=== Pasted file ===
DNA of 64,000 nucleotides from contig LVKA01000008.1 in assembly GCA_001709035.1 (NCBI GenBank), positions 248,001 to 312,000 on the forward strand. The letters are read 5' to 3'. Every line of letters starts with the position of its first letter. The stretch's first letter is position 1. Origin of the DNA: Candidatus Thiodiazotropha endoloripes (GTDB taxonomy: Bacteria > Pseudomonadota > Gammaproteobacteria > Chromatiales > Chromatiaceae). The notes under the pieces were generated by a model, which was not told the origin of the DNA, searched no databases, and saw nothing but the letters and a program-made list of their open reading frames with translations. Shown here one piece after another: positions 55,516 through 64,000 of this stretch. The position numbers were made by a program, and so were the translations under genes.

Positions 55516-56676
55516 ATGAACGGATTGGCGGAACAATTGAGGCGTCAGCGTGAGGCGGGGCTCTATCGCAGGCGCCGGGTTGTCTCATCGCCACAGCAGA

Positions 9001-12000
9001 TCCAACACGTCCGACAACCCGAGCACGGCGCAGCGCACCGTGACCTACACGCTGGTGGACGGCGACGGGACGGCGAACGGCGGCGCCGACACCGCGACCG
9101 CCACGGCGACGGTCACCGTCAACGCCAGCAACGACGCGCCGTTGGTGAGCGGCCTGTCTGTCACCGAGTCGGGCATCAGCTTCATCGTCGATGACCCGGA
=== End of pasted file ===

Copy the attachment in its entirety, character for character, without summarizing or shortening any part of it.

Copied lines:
DNA of 64,000 nucleotides from contig LVKA01000008.1 in assembly GCA_001709035.1 (NCBI GenBank), positions 248,001 to 312,000 on the forward strand. The letters are read 5' to 3'. Every line of letters starts with the position of its first letter. The stretch's first letter is position 1. Origin of the DNA: Candidatus Thiodiazotropha endoloripes (GTDB taxonomy: Bacteria > Pseudomonadota > Gammaproteobacteria > Chromatiales > Chromatiaceae). The notes under the pieces were generated by a model, which was not told the origin of the DNA, searched no databases, and saw nothing but the letters and a program-made list of their open reading frames with translations. Shown here one piece after another: positions 55,516 through 64,000 of this stretch. The position numbers were made by a program, and so were the translations under genes.

Positions 55516-56676
55516 ATGAACGGATTGGCGGAACAATTGAGGCGTCAGCGTGAGGCGGGGCTCTATCGCAGGCGCCGGGTTGTCTCATCGCCACAGCAGA

Positions 9001-12000
9001 TCCAACACGTCCGACAACCCGAGCACGGCGCAGCGCACCGTGACCTACACGCTGGTGGACGGCGACGGGACGGCGAACGGCGGCGCCGACACCGCGACCG
9101 CCACGGCGACGGTCACCGTCAACGCCAGCAACGACGCGCCGTTGGTGAGCGGCCTGTCTGTCACCGAGTCGGGCATCAGCTTCATCGTCGATGACCCGGA